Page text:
EveryBlock is the agregation point for…

…all things local and it appears to be well done (here’s North Beach in San Francisco).   What I like is that it is a site dedicated to local content that does not require an active social network to be useful.  It’s just local, publicly available data… and lots of it.

They’ve got photos, news articles, crimes, permit info, and more.  The only piece that appears to be fairly obvious that is missing is blogging.  But then again, maybe they didn’t want to take on OutsideIn… At least not at this stage.

From a business point of view, I imagine the ad revenue opportunities are decent assuming they can get a regular crew of locals to follow their feeds on a regular basis.   I also like that the overhead on a site like this has to be pretty darn small considering it is just agregating feeds from elsewhere.

There is also a syndication play they could make.   The big guys (Realtor.com, AOL, Yahoo, etc.) are always looking for quality local content, so I would imagine there is some money to be made in being the best source of aggregated local content.

Final head’s up: At the moment, EveryBlock it is only available in Chicago, NYC and SF.

(h/t to Social Media)

Published by

Dustin Luther

Current lead up the team managing Brand and Influencer Engagement programs for Dun & Bradstreet. You can find me on Twitter (@tyr) or LinkedIn (DustinLuther)

7 thoughts on “EveryBlock is the agregation point for…”

  1. Dustin, interesting you know about outsideIn, since it is in Ann Arbor. I submitted my blog and it was accepted, but I can’t get any of my posts to show up. Yea, they have my feed, something about putting
    ” outside.in blog map, you’ll need to use the outside.in [where] tag with an address.”

    Now what does that mean? Does it mean every post I have to put a google map [where] ?

    Of course I have read the instructions over and over and something is not clicking. Any suggestions?

  2. Dustin, I think better geocoding of blog posts would help geo-aggregation a lot. It’s tough today to determine whether someone’s writing about a lot issue, or if they just happen to be a locally product blog.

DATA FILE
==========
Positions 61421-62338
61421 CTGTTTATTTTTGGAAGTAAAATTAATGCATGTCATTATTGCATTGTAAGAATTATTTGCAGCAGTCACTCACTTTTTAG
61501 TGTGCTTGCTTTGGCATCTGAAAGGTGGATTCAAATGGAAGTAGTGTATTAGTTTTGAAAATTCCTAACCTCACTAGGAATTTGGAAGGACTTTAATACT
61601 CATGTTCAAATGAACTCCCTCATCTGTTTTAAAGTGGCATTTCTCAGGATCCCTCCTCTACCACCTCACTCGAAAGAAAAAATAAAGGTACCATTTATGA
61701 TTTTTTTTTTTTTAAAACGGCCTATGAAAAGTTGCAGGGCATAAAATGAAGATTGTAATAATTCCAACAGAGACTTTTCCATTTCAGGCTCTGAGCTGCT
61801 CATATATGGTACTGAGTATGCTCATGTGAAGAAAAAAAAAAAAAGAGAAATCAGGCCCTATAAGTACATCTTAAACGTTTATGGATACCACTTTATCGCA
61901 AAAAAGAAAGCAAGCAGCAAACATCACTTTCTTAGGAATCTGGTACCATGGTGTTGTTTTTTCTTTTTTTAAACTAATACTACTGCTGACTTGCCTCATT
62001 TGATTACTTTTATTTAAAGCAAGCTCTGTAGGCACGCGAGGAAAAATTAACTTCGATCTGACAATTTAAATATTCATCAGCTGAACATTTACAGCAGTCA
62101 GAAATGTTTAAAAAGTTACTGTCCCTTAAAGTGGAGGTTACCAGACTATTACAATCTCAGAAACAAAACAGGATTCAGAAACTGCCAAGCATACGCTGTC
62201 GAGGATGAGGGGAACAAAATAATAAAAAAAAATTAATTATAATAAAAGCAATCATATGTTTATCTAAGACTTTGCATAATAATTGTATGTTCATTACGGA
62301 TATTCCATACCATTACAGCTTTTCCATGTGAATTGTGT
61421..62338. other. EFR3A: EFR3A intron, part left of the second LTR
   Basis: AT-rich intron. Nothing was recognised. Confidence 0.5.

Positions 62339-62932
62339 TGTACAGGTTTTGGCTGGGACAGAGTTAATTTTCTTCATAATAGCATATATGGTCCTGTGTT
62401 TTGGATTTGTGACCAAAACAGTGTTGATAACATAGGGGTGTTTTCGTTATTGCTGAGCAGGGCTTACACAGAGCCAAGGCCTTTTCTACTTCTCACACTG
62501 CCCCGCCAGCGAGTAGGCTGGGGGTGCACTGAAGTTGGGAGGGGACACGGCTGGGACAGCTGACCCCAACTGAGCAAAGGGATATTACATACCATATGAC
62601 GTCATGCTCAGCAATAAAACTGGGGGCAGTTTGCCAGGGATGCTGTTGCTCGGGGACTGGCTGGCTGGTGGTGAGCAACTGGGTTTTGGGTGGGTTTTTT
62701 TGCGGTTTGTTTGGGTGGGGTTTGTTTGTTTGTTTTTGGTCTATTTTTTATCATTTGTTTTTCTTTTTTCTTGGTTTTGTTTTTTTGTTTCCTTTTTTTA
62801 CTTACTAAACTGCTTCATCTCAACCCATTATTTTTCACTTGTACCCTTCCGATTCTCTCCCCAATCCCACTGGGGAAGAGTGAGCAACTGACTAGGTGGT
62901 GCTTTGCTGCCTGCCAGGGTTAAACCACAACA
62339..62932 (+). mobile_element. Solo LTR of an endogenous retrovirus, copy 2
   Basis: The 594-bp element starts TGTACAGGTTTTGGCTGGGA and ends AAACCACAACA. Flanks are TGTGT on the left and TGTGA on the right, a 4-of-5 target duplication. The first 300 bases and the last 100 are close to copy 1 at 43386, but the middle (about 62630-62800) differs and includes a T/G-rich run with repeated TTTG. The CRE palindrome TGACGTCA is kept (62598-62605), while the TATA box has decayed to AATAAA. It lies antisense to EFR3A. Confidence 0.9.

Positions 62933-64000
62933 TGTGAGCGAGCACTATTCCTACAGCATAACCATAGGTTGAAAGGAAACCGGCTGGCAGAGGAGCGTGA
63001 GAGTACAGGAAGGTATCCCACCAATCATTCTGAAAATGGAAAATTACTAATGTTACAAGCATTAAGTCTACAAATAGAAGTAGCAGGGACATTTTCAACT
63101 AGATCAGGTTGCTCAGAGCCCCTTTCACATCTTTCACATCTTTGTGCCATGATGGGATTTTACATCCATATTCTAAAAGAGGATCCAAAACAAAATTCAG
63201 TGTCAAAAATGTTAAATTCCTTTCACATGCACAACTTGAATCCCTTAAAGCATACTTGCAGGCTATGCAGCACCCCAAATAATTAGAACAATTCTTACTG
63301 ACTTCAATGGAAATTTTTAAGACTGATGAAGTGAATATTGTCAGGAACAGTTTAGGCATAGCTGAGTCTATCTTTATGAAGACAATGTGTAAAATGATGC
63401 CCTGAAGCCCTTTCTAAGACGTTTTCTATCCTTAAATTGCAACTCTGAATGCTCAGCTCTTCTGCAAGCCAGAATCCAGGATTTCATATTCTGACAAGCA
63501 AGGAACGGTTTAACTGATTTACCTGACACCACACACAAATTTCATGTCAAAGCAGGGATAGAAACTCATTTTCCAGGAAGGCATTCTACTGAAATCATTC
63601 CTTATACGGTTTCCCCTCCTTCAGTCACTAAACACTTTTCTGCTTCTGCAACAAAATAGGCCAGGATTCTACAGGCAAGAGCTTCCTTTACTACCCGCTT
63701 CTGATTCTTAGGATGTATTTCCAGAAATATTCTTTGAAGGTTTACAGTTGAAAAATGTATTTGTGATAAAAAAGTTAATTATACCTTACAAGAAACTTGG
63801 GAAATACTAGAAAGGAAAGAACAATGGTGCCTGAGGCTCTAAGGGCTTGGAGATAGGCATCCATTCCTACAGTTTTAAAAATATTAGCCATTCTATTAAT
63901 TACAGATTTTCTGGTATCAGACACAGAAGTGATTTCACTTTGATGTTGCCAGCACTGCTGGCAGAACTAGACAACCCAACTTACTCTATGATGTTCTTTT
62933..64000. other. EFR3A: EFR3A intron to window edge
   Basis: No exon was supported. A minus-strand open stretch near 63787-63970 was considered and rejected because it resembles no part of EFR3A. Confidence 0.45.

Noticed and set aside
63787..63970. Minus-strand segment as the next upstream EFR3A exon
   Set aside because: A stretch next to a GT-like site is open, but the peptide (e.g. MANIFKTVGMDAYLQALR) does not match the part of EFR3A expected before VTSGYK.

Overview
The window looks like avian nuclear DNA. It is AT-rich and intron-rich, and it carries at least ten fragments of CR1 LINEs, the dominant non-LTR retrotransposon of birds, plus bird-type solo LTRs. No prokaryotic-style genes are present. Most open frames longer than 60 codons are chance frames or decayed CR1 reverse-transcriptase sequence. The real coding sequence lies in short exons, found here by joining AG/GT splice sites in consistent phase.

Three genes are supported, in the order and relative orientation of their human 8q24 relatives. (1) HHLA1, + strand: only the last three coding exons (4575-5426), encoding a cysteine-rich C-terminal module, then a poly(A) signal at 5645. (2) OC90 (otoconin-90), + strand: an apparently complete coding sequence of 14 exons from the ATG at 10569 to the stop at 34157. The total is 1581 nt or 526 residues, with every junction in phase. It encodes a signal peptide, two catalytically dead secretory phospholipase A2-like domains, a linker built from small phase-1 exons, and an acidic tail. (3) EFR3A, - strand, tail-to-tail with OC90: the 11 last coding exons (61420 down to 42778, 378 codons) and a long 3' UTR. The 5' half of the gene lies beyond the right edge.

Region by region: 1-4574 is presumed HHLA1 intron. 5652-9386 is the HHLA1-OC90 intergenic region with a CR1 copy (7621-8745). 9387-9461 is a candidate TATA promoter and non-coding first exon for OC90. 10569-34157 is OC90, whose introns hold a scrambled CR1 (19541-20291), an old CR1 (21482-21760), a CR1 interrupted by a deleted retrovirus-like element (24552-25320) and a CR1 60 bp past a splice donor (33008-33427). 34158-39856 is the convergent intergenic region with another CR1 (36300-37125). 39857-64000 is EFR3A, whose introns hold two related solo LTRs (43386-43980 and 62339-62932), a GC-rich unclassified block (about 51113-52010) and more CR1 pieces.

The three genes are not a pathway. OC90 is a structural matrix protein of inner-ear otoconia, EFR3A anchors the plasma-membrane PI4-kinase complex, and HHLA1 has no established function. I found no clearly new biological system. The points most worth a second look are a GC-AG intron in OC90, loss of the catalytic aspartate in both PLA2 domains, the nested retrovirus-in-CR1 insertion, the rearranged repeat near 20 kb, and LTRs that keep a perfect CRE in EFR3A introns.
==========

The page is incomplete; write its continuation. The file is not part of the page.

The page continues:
Missy, the outside.in people are very helpful. I’d send them a note.

  3. Missy: Ed is right that the outside.in people are very helpful and you might want to go directly there. The caveat is that I remember signing up a long, long time ago for Rain City Guide and every once in a while I notice a hit or two from the site, but I’ve never received any noticeably traffic from the site, so I wouldn’t spend to much time on it.

  4. Ed:

    Interestingly, I’ve been geocoding all “local” Rain City Guide posts for over two years… Way back when I started, I had the idea that I would syndicate the posts to search sites (and actually had a conversation with Glenn about it)… but that was before they went out and started their own local blogs.

    The only place that we display the geo-coded version of the posts today is in our home search tool where we mix blog articles with home listings on a map. Here is one example: http://annaluther.com/Detail.aspx?mlsno=28014013 (look for the “rain drops”).

  5. I too signed up at Outside.in long ago and only recently have they started updating with my blogs. I can’t remember ever getting a hit from them. That said, I still think it’s a very cool site.

    I just wish there was a way to geocode all of my posts through my editor, ecto.

  6. I saw this launch yesterday. Very cool site and they’re from Chicago which makes them even cooler (HomePerks is also a Chicago company). Anyway, I’m not completely sold on all the datapoints for the Everyman audience. This might be TMI, but if its scalable in syndication it could be very useful to a broad audience. But for now, its a worthy launch.

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